10 Songs, 39 Minutes

EDITORS’ NOTES

Curtis Stigers started out in light R&B and rock with his self-titled 1991 platinum-selling debut. But since 2001’s Baby Plays Around, he’s rebranded himself as a bluesman (as heard recently on the Sons of Anarchy soundtrack) and a jazz singer, with a string of albums filled with acoustic, small-band interpretations of the Great American Songbook, plus modern songs remade in that vein and classic-sounding originals. On this album of slow and midtempo love songs, listeners get the Gershwins’ “Love Is Here to Stay,” a peppy “If I Were a Bell," and a simmering “You Don’t Know What Love Is.” The singer also channels Ol' Blue Eyes for “That’s All” and has the most fun when he’s joined by new star Cyrille Aimee for the Sinatra classic “You Make Me Feel So Young.” Rounding things out, Stigers covers Steve Earle’s “Valentine Day” and writes strong originals like the swinging “A Matter of Time” and the title cut. With an effective marriage of instruments and material throughout, Stigers uses his croon with a light rasp to dig down and mine much of the emotion this material has to offer.

EDITORS’ NOTES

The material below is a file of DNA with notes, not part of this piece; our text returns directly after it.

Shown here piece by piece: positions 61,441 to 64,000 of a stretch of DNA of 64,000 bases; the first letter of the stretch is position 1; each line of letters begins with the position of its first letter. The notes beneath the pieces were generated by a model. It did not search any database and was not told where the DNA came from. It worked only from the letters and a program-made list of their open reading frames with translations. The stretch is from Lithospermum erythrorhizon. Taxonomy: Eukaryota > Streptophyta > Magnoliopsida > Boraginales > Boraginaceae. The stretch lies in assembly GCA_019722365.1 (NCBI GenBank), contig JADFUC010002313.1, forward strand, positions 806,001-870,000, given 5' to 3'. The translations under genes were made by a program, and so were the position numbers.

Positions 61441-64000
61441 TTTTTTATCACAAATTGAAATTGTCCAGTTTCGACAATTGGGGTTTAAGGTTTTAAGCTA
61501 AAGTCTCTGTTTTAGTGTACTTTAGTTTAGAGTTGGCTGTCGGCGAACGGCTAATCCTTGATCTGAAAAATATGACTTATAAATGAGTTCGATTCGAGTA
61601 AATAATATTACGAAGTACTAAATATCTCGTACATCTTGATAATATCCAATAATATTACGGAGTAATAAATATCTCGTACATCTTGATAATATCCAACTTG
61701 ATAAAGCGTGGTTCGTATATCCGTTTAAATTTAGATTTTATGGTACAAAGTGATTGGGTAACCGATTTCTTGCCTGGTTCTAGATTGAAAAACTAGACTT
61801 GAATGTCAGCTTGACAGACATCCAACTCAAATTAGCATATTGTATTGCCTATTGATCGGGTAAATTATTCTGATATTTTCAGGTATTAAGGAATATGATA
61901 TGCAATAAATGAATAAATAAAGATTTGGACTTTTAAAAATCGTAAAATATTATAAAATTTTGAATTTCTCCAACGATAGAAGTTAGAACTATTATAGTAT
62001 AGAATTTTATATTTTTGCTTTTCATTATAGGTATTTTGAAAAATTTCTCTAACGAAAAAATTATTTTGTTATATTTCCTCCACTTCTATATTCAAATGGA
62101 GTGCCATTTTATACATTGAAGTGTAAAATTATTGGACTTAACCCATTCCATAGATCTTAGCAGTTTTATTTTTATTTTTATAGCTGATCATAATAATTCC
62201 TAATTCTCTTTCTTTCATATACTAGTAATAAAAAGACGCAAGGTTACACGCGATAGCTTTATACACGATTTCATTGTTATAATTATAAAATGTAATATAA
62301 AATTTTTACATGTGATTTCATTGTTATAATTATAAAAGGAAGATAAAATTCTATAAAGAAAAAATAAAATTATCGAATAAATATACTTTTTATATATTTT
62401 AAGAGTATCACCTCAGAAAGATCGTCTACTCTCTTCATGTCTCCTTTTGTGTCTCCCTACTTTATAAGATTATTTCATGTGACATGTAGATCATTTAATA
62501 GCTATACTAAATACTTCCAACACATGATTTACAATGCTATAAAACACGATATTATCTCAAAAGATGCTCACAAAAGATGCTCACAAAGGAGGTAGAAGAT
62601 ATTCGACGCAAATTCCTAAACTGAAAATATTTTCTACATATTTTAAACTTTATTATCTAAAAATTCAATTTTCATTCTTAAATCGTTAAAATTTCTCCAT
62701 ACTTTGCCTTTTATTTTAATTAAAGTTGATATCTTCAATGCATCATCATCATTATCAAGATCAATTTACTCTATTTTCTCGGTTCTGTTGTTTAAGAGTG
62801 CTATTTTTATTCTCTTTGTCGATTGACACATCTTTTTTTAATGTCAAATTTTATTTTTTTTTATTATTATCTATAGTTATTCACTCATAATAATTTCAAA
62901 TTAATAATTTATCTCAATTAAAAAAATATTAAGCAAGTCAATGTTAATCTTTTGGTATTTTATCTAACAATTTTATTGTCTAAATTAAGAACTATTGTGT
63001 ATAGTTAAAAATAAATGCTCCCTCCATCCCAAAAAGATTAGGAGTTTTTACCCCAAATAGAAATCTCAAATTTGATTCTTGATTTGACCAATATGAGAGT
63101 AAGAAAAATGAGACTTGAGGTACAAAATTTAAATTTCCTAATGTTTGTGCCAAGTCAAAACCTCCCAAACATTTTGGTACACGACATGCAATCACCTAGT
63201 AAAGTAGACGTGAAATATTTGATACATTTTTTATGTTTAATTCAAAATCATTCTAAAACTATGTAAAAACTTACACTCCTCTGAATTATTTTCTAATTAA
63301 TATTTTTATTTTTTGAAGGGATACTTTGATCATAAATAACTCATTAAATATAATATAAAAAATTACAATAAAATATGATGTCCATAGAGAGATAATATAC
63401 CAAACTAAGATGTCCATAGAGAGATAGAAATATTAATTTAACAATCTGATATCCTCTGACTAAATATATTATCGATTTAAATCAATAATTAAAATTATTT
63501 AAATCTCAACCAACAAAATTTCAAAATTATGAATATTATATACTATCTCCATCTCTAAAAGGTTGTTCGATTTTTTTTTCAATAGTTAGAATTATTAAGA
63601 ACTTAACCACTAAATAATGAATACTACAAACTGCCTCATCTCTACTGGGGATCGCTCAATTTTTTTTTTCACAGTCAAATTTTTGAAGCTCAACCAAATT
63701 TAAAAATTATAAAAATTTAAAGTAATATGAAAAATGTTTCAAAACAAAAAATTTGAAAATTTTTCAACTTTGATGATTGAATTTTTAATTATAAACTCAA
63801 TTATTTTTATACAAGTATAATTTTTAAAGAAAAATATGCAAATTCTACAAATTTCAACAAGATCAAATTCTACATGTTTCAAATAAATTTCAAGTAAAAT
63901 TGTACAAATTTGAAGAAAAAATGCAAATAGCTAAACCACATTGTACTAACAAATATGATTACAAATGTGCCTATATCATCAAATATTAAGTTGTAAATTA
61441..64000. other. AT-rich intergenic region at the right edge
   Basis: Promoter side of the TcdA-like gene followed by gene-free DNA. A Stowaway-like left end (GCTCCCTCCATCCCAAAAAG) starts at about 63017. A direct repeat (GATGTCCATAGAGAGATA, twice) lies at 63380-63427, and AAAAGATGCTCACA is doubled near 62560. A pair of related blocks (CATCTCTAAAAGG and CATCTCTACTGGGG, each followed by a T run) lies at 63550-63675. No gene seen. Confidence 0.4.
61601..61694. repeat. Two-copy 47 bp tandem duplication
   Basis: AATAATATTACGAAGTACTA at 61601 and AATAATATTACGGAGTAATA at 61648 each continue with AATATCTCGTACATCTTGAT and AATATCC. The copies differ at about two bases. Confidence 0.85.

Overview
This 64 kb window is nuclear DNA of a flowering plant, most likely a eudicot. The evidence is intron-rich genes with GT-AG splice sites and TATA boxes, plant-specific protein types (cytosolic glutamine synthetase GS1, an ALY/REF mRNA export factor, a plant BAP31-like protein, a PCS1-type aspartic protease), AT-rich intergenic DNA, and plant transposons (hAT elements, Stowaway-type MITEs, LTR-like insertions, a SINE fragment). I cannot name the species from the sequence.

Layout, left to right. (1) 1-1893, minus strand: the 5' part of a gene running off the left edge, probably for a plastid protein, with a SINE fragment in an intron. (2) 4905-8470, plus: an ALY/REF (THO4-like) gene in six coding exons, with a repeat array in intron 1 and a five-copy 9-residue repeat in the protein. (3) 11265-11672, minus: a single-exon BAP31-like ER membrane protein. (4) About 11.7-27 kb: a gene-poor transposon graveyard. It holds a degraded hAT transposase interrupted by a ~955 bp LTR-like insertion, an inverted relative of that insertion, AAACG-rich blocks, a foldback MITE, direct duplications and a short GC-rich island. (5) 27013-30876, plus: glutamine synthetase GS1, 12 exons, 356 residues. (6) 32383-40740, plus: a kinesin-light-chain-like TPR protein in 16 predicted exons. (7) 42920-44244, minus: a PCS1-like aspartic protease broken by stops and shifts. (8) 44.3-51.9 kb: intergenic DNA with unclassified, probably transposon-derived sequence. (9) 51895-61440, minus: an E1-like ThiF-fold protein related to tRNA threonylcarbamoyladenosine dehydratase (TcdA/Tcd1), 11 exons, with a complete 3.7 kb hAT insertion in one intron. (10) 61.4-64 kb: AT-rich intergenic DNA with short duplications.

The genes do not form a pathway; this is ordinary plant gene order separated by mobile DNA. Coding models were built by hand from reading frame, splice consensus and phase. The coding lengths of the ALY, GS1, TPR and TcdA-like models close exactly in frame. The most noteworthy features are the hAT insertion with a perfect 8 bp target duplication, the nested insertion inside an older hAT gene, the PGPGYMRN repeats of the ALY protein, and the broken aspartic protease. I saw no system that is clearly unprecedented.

Curtis Stigers started out in light R&B and rock with his self-titled 1991 platinum-selling debut. But since 2001’s Baby Plays Around, he’s rebranded himself as a bluesman (as heard recently on the Sons of Anarchy soundtrack) and a jazz singer, with a string of albums filled with acoustic, small-band interpretations of the Great American Songbook, plus modern songs remade in that vein and classic-sounding originals. On this album of slow and midtempo love songs, listeners get the Gershwins’ “Love Is Here to Stay,” a peppy “If I Were a Bell," and a simmering “You Don’t Know What Love Is.” The singer also channels Ol' Blue Eyes for “That’s All” and has the most fun when he’s joined by new star Cyrille Aimee for the Sinatra classic “You Make Me Feel So Young.” Rounding things out, Stigers covers Steve Earle’s “Valentine Day” and writes strong originals like the swinging “A Matter of Time” and the title cut. With an effective marriage of instruments and material throughout, Stigers uses his croon with a light rasp to dig down and mine much of the emotion this material has to offer.

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